The Candidate emerges to the American people as something of a mystery. The individual possesses stellar academic credentials in the form of Ivy League undergraduate and law degrees, and is widely seen as a certified intellectual. Yet, there is something faintly troubling beneath the surface, because the candidate has no real record. Such legitimate concerns, however, are swept away by a giddy and complicit media who lead cheers for the candidate, stressing a “compelling personal story”, “professional trailblazing” and “breaking barriers”.
Who might this candidate be? The reader will be excused if he/she answers that it sounds a lot like Barack Obama, circa 2006-2010. The correct answer, however, is Elena Kagan, former Dean of Harvard Law School, current Solicitor General of the United States, and President Obama’s nominee as the newest Associate Justice of the U.S. Supreme Court. Miss Kagan, the product of an upper- middle New York City family and an Ivy League education has been nominated to the court by the President because of her keen intellect, her reputed understanding of the way in which the law affects the daily lives of the American people, and, as Obama said, this will also be the first time that three female justices sit on the nation’s highest court. Therefore, Elena Kagan is intelligent, she is empathetic, and above all, she is a woman. Who could ask for anything more!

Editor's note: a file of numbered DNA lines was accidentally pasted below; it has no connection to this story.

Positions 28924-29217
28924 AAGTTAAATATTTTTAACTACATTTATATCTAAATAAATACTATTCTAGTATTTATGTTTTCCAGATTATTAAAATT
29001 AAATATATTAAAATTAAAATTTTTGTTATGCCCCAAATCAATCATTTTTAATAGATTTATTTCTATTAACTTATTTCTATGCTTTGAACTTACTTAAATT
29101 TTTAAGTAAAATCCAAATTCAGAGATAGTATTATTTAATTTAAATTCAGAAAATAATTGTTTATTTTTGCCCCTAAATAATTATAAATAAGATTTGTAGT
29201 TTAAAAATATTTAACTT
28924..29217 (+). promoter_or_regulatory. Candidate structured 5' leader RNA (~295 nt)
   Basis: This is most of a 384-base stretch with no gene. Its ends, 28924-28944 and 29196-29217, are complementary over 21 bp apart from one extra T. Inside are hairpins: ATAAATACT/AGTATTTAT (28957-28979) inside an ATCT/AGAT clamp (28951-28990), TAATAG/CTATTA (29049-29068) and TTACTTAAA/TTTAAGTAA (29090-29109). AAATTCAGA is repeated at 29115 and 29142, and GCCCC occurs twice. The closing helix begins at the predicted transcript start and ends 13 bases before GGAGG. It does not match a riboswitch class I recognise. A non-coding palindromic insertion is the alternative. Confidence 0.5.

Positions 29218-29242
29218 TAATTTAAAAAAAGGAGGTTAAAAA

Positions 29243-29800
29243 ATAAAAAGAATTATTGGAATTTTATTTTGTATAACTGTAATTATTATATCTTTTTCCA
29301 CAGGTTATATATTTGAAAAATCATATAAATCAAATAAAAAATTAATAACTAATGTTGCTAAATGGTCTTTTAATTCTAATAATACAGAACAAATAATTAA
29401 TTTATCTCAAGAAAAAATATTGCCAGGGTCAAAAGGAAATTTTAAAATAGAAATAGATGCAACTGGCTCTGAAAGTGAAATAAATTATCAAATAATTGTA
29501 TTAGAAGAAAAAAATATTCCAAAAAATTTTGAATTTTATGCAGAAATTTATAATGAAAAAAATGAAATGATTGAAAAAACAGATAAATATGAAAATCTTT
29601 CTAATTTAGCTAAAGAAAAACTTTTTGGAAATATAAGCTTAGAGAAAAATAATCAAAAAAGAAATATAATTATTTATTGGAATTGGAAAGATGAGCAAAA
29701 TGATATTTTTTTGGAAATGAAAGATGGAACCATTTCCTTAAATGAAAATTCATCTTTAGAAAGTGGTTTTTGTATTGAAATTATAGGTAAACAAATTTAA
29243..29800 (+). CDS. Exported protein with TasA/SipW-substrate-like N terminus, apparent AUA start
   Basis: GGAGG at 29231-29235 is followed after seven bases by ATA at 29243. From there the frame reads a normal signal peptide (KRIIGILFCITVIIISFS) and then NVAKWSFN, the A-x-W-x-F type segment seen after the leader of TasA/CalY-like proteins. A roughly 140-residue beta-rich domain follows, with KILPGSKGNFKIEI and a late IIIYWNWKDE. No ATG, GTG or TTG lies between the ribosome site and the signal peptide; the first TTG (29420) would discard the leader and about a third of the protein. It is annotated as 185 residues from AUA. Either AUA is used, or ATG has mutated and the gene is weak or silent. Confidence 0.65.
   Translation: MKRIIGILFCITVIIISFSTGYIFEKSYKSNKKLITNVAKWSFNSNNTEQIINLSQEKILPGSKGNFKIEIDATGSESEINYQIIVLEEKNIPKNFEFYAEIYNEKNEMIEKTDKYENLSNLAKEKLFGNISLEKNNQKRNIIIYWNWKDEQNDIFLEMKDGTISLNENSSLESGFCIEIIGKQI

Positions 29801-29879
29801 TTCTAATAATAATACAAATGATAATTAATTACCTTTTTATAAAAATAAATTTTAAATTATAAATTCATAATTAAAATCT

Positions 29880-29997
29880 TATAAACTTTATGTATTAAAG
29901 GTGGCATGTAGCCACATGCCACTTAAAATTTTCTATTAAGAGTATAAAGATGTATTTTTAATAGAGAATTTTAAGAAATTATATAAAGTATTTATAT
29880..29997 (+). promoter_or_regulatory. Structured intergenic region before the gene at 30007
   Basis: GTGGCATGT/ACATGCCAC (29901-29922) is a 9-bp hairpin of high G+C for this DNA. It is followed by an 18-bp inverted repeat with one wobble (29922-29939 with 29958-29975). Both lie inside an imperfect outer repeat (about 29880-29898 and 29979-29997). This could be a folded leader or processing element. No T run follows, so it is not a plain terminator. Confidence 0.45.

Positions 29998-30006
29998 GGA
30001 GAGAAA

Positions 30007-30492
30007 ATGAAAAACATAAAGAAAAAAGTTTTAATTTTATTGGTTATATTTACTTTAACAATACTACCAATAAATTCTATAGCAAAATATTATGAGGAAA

A closer look at Kagan’s career will show striking similarities to the career of her current boss, President Obama. She attended very good schools, apparently carefully studied American socialism while majoring in history at Princeton, earned a Juris Doctorate at Harvard Law School, taught with Barack Obama at the University of Chicago School of Law, and served as a political appointee in the Clinton White House. She parlayed this record of solid, if unspectacular accomplishment into the Deanship of Harvard Law School, and later into an appointment as the Solicitor General of the United States. Her rapid ascent into these high-profile positions in the legal world is considered groundbreaking not only because she had virtually no pertinent judicial experience, but was also due to the fact that she was the first woman dean of Harvard Law School and the first woman U.S. Solicitor General. She is now the fourth woman nominated to the U.S. Supreme Court. She follows her good friend President Obama’s lead in shattering supposed barriers.
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